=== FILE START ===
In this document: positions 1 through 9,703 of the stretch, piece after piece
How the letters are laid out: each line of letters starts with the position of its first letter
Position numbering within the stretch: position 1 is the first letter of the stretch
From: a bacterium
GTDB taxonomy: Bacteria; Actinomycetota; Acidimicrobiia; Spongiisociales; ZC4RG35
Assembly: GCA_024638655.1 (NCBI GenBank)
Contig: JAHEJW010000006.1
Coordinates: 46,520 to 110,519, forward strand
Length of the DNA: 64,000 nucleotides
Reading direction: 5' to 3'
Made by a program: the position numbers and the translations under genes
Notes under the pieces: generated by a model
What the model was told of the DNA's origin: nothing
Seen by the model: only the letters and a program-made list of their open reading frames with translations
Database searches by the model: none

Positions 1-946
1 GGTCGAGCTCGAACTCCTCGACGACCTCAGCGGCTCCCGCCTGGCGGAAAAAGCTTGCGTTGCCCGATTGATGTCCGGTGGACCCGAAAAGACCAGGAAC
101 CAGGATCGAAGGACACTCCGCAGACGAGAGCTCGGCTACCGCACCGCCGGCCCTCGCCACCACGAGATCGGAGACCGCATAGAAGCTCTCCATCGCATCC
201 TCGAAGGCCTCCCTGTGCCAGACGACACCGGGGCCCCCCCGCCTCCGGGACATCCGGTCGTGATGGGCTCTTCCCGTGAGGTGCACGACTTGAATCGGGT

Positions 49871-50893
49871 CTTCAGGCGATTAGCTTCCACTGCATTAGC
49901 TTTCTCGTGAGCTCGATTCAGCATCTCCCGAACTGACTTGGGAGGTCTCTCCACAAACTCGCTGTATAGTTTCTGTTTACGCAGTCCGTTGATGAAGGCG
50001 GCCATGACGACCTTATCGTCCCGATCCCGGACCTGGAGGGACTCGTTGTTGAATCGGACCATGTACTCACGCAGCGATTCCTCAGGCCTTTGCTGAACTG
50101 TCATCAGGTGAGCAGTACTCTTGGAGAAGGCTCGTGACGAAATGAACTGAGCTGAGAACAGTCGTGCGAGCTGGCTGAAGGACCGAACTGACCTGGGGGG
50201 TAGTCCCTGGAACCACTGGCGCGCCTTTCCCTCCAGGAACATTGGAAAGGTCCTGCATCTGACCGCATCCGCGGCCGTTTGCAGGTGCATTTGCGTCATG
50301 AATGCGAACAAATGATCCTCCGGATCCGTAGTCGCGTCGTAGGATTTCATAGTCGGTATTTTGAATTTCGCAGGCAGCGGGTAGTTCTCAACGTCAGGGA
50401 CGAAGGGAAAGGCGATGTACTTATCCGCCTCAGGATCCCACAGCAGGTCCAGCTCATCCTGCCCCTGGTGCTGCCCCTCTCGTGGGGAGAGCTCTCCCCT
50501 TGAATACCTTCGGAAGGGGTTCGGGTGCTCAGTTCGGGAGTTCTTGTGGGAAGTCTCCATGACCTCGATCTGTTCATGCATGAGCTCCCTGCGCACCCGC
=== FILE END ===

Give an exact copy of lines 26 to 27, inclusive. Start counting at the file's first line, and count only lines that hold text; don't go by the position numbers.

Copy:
50301 AATGCGAACAAATGATCCTCCGGATCCGTAGTCGCGTCGTAGGATTTCATAGTCGGTATTTTGAATTTCGCAGGCAGCGGGTAGTTCTCAACGTCAGGGA
50401 CGAAGGGAAAGGCGATGTACTTATCCGCCTCAGGATCCCACAGCAGGTCCAGCTCATCCTGCCCCTGGTGCTGCCCCTCTCGTGGGGAGAGCTCTCCCCT